Dems Question BLM Withdrawal of Fracking Rule – Agency Admits It Won’t Generate New Energy on Public Lands

Washington, D.C. – Ranking Member Raúl M. Grijalva (D-Ariz.) and Rep. Alan Lowenthal (D-Calif.), ranking member of the Subcommittee on Energy and Mineral Resources, sent a letter this morning to Joseph Balash, assistant secretary of the Interior for land and minerals management, questioning the Bureau of Land Management’s (BLM) decision to withdraw its fracking rule, which lays out environmental and operational safety standards for fracking operations on public lands. The agency admits the withdrawal will not lead to any new fracking activity on public lands, calling into question what new economic activity the administration expects to generate.

The administration published a final rule on Dec. 29, 2017, withdrawing the Obama-era rule. As the lawmakers write today:

Incredibly, the BLM even states repeatedly throughout the December 29 Federal Register Notice and supplemental documents that rescinding the 2015 hydraulic fracturing rule will not have any impact on the number of hydraulic fracturing operations on public lands, making it clear that the only purpose of rescinding the rule is to reduce accountability and lower costs for oil and gas companies, not increase energy production or create additional jobs.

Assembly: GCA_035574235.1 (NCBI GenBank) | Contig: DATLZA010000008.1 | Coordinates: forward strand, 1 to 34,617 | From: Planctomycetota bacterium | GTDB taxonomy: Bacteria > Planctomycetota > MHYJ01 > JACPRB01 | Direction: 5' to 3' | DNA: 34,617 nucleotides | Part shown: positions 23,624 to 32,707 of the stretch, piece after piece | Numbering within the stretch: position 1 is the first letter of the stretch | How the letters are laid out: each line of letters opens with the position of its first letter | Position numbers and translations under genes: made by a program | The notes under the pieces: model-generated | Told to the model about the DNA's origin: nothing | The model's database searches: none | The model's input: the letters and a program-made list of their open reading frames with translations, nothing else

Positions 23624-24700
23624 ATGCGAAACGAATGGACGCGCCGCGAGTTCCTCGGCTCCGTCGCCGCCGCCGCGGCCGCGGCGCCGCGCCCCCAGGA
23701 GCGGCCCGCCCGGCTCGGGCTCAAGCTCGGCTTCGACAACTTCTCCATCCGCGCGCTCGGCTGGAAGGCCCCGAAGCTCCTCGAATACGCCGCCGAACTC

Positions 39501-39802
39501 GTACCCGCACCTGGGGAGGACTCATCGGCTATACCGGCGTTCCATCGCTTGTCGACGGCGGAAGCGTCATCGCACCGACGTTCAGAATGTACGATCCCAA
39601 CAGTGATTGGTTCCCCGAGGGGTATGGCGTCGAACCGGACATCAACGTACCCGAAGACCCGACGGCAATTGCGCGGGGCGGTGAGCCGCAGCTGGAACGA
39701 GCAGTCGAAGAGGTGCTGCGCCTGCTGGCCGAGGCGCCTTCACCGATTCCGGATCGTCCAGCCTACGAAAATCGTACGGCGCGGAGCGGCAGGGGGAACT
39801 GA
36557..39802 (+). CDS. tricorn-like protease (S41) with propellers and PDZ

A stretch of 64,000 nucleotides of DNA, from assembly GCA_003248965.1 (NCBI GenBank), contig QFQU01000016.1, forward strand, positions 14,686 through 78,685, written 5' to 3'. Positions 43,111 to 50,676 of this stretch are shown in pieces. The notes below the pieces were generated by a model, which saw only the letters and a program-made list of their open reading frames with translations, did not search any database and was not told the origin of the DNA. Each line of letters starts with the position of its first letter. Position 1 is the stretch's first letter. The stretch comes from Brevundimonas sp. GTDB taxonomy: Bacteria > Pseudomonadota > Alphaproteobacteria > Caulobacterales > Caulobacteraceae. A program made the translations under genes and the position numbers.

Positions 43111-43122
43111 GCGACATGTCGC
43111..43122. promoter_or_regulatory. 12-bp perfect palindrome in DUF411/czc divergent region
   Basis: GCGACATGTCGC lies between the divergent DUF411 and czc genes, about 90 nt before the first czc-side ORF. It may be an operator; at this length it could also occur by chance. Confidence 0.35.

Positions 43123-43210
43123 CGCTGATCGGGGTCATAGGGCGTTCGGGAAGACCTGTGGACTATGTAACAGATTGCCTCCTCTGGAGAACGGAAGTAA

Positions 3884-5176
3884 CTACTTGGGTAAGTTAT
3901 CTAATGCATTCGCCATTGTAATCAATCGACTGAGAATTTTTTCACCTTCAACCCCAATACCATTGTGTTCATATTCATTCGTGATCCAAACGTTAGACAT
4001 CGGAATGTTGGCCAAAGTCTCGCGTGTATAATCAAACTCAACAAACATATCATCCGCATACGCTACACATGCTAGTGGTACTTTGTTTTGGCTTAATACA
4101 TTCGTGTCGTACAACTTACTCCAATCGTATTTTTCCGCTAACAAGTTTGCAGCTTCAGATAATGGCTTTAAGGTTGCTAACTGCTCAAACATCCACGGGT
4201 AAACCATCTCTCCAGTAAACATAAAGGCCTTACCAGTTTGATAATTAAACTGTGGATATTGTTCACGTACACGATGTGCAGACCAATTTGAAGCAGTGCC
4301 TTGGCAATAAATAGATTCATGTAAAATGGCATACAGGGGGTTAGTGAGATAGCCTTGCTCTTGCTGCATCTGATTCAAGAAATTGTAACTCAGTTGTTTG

The Democrats highlight the need for industry accountability and publicly available information: “Given that without the 2015 fracking rule, BLM cannot even say with specificity how many wells on Federal and Indian lands undergo hydraulic fracturing, it is an absolute certainty that rescinding the rule will reduce public awareness and understanding of the practice, which is too steep of a price to pay simply to save industry a de minimis addition to the cost of a well.”

The administration justifies the rule’s withdrawal by claiming that state laws render it redundant. Those laws, the Democrats write, are a patchwork of dissimilar standards that vary widely from state to state and are not equally environmentally protective, as BLM’s own analysis has shown.

Grijalva and Lowenthal request correspondence between the Office of the Secretary of the Interior and the Bureau of Land Management regarding the review and rescission of the rule, as well as correspondence, interagency comments, industry input and state documents on the rule and its ultimate withdrawal. The full letter is available at http://bit.ly/2APBiJ4.

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